Starbucks wants coffee fans to think of it as a spot to grab lunch or late afternoon bite not just a place to get a cup of morning joe.
The Seattle-based coffee chain is looking to increase its sales in the U.S. by making its food a bigger attraction, particularly in the slower afternoon and evening hours.
In April, for example, Starbucks Corp. launched several sandwiches and salads, including options such as a turkey and Havarti sandwich and a veggie and brown rice salad bowl.
Troy Alstead, chief financial officer at Starbucks, said that one out of every three purchases in the U.S. already includes a food item and that edibles account for 19 percent of overall sales. That's up from the low teens "not that many years ago."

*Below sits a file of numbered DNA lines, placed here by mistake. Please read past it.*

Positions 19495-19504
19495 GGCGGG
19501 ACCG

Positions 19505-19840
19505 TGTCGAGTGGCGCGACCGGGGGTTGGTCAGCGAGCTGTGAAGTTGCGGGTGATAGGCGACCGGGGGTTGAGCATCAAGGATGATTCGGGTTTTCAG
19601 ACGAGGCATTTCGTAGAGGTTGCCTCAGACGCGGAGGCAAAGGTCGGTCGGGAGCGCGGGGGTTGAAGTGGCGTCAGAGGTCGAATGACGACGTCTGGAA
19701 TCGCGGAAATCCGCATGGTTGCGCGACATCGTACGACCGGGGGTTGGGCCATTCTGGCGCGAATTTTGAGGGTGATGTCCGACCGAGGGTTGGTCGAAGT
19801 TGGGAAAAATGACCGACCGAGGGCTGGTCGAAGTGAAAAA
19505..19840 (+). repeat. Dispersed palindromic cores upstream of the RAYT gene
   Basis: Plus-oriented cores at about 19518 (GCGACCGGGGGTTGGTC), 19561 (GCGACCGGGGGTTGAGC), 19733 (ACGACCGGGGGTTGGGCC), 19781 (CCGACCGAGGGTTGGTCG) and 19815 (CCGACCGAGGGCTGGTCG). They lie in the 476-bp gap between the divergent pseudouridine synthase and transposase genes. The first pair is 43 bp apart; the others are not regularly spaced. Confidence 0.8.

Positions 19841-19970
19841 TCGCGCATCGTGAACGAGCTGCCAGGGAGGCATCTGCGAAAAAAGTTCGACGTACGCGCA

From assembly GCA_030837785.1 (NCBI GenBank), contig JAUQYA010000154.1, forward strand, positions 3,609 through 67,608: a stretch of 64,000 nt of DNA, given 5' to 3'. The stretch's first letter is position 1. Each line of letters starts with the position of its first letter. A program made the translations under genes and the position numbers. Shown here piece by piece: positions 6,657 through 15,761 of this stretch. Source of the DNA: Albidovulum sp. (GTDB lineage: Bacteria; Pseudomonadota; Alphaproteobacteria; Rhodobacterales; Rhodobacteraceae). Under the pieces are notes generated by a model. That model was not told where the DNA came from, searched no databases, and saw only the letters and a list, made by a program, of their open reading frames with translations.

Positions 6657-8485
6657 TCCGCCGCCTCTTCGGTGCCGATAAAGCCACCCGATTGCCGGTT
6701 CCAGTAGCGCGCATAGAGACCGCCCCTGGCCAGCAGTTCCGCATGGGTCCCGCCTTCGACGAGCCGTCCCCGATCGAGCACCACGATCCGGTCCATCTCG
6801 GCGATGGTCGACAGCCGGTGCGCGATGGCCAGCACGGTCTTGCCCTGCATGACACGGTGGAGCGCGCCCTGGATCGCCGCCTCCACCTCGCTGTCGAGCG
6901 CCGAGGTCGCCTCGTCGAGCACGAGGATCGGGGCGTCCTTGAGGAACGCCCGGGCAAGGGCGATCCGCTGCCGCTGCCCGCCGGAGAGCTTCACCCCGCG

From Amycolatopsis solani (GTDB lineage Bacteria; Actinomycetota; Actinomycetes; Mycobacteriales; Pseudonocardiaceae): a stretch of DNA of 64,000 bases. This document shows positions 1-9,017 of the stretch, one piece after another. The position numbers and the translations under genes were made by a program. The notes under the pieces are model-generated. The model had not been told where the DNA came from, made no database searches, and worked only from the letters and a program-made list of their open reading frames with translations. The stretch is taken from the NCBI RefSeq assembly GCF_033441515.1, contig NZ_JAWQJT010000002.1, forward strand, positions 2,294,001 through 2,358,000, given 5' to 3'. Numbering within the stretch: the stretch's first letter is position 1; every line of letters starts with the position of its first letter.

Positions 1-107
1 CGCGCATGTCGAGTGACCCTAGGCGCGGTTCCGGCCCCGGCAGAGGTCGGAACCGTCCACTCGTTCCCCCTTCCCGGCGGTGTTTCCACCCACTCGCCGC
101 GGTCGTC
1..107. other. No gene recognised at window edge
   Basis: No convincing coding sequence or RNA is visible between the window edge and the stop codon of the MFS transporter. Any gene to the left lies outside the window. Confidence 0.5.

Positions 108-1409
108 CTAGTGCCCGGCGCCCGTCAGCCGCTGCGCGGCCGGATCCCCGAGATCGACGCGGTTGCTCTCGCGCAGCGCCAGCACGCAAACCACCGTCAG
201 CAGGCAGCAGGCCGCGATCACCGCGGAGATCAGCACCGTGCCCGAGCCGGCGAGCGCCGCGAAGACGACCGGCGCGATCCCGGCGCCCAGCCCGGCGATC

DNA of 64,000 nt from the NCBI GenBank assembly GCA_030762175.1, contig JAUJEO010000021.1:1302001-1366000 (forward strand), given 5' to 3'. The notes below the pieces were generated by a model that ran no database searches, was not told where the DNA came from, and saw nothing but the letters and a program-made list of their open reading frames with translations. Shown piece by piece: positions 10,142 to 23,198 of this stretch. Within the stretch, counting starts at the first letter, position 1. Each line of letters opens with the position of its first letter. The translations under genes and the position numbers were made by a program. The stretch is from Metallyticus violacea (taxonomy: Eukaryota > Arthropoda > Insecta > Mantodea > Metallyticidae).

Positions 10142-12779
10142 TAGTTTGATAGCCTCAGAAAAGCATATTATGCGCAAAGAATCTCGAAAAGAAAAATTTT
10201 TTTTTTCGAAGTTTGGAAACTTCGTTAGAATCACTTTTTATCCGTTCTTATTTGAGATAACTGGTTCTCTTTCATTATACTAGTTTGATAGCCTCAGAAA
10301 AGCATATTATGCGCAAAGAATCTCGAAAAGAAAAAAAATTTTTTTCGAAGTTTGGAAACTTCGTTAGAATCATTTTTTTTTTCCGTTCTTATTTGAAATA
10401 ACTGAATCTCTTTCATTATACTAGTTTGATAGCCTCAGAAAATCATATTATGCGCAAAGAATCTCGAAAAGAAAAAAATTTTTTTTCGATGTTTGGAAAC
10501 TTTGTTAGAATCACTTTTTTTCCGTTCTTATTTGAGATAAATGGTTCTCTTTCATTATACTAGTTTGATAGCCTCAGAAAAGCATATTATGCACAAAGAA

And food should account for a greater portion of sales as the company rolls out better pastries from its recently acquired La Boulange bakery, he said.
Alstead acknowledged that Starbucks' offerings haven't always "met expectations." But now he said the company is working to get more regular customers to buy food along with their drinks. Better choices can also attract new customers, he said.
With fast-food chains such as McDonald's and Burger King increasingly offering specialty coffees, Starbucks' focus on food could be a key way for the company to continue pushing up its sales.